As countries around the world commit to reducing their carbon emissions, the impetus to do the same is trickling down to individual sectors.
In the Middle East and North Africa (Mena), the construction and infrastructure market now finds itself at a turning point where it must align itself to national visions and climate change targets.
The job is easier said than done. These sectors remain dependent on conventional processes, consume high amounts of energy, and generate a considerable carbon footprint.
For example, cement production alone is responsible for nearly 8 percent of all carbon emissions – in the UAE, it accounts for 6-7 per cent of the national carbon inventory.
And according to the Global Alliance of Buildings and Construction, the construction and operations of buildings contributes to 37 per cent of energy-related carbon emissions.
Clients and larger engineering consultants are increasingly driving top-down change by incorporating or mandating sustainability requirements into their building regulations and designs. However, cost pressures mean that contractors and suppliers do not always receive the right support and incentives to adopt sustainable construction in practice.
This has been compounded by the market’s performance over the past half decade. Since the 2014 oil price crash, the construction sector has witnessed a decline in contract awards of more than 40 per cent.
Lower government capital expenditure has created an environment in which many clients have focused on building projects to time and with budgetary constraints rather than in a sustainable manner.
This will have to change going forward. Driven by strong demographic growth, demand for greater infrastructure capacity, economic diversification and the transition to cleaner energy, construction represents $2tn, or 52 per cent, of the region’s future projects pipeline according to MEED Projects.
Critically, governments now have the funds to finance their project ambitions. With crude at more than $100 a barrel, nearly all Mena states are expected to post a budget surplus in 2022, the majority of which be allocated to capital expenditure.
Therefore, the individual countries in the Mena region have the ideal conditions in place to set and meet their net-zero targets.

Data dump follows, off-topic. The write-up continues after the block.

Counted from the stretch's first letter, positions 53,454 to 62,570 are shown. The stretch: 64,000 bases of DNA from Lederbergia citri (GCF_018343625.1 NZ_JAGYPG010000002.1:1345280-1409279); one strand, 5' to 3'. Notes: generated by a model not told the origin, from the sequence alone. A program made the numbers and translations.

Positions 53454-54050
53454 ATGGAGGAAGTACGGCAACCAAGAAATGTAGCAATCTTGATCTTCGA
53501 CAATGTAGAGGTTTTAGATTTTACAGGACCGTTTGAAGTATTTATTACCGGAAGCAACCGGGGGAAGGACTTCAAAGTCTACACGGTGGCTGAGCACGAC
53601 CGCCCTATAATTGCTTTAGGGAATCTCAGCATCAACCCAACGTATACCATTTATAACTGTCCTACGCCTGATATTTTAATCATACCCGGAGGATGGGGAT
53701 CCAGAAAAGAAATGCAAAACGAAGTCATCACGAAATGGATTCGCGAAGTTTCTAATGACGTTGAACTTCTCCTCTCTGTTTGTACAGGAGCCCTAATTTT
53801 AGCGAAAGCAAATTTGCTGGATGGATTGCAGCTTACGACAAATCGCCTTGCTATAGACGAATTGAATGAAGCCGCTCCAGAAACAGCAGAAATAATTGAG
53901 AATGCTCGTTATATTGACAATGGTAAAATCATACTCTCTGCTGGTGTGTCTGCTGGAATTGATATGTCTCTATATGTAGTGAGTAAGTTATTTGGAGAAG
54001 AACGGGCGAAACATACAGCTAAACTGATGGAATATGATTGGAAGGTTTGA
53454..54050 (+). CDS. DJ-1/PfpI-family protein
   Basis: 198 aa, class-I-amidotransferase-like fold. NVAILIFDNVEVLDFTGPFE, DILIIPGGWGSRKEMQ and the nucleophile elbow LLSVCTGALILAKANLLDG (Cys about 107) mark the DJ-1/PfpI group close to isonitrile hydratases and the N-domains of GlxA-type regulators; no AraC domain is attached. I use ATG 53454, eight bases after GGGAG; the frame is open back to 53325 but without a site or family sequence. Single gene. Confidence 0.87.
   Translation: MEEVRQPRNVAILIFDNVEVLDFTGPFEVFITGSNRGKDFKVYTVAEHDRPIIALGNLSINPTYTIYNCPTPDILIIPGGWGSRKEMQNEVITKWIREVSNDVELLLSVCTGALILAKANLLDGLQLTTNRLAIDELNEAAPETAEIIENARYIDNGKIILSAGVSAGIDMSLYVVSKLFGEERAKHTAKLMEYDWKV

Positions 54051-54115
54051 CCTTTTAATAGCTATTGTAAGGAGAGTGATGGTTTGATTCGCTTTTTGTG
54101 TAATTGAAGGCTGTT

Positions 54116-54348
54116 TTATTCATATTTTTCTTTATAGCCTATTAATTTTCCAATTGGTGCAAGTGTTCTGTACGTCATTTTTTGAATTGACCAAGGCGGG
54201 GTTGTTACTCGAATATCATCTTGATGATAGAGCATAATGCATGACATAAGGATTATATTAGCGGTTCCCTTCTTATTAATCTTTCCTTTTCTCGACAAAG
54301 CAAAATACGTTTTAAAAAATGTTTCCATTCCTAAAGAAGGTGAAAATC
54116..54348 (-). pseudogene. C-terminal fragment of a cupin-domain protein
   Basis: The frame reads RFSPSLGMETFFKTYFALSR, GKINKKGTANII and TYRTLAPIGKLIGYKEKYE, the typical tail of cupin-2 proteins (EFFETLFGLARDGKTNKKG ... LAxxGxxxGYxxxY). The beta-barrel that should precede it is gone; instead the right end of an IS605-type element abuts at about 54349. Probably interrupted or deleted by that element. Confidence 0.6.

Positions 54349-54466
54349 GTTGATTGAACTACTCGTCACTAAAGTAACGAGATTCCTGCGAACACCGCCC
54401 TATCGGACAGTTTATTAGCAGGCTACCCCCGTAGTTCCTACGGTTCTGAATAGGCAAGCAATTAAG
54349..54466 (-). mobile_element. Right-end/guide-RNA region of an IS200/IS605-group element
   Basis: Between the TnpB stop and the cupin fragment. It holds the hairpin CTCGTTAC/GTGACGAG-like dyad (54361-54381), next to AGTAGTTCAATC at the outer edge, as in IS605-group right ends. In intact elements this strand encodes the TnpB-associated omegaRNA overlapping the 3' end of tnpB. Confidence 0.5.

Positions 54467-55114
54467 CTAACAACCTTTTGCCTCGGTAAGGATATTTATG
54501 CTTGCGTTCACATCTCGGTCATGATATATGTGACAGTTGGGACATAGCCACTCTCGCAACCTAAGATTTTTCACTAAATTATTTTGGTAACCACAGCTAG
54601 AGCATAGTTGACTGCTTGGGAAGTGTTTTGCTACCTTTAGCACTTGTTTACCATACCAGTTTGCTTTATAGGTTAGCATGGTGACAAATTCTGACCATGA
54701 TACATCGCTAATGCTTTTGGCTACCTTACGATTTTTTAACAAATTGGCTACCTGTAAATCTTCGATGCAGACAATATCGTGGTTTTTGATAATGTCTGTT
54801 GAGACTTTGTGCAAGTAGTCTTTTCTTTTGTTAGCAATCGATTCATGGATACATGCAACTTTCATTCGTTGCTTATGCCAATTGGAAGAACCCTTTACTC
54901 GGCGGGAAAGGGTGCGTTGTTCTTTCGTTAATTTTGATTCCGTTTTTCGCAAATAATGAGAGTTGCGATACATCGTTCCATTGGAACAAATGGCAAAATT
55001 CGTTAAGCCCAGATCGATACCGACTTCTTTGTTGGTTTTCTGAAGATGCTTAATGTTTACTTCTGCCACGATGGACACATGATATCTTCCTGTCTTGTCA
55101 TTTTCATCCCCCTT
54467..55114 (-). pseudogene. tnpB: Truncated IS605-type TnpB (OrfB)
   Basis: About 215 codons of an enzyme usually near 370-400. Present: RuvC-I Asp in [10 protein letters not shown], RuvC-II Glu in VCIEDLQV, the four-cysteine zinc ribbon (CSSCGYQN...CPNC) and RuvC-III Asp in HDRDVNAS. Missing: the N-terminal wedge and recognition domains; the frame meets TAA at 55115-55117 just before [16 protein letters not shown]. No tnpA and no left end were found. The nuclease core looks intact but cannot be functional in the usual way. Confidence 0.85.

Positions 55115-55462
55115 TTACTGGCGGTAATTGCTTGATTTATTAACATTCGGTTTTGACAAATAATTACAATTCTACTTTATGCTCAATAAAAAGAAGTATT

But to achieve these, they will have to become less dependent on fossil fuels and invest more in renewable energy sources, carbon capture, and carbon offsetting.
Of particular interest is hydrogen, seen as key to achieving carbon neutrality and boosting non-oil trade. In the immediate future, the focus is expected to be on producing and exporting hydrogen fuel to markets including Europe and East Asia.
Likewise, it is crucial that sectors such as construction collaborate with their policy-makers to devise effective strategies and create a cohesive strategy to build more sustainably.
The UAE aims to become a net-zero economy by 2050, and recently launched the National Dialogue for Climate Ambition (NDCA) to define and advance sectoral inclusion in achieving the target. Such platforms provide an opportunity for the industry to work closely with the government in realising common goals.
In the short-to-medium term, organisations must enforce their own business strategies centred around decarbonisation. This could include mandating alternatives to carbon-intensive building materials, introducing carbon metrics on projects, and investing in upskilling and training of their workforce.
Technologies also have an important role to play in lowering costs and improving efficiency. These include whole life-cycle building information modelling (BIM), digital twins, and use of solutions such as 3D printing, drones and predictive monitoring systems.
In the post-pandemic recovery phase, survival remains to be the priority for many project-focused businesses. But with the market entering a growth phase, they ultimately have very little choice but to act now if they are to deliver on their net zero promises.
Considerable investment may be required up front, but the benefits will undoubtedly be reaped in the long-term.
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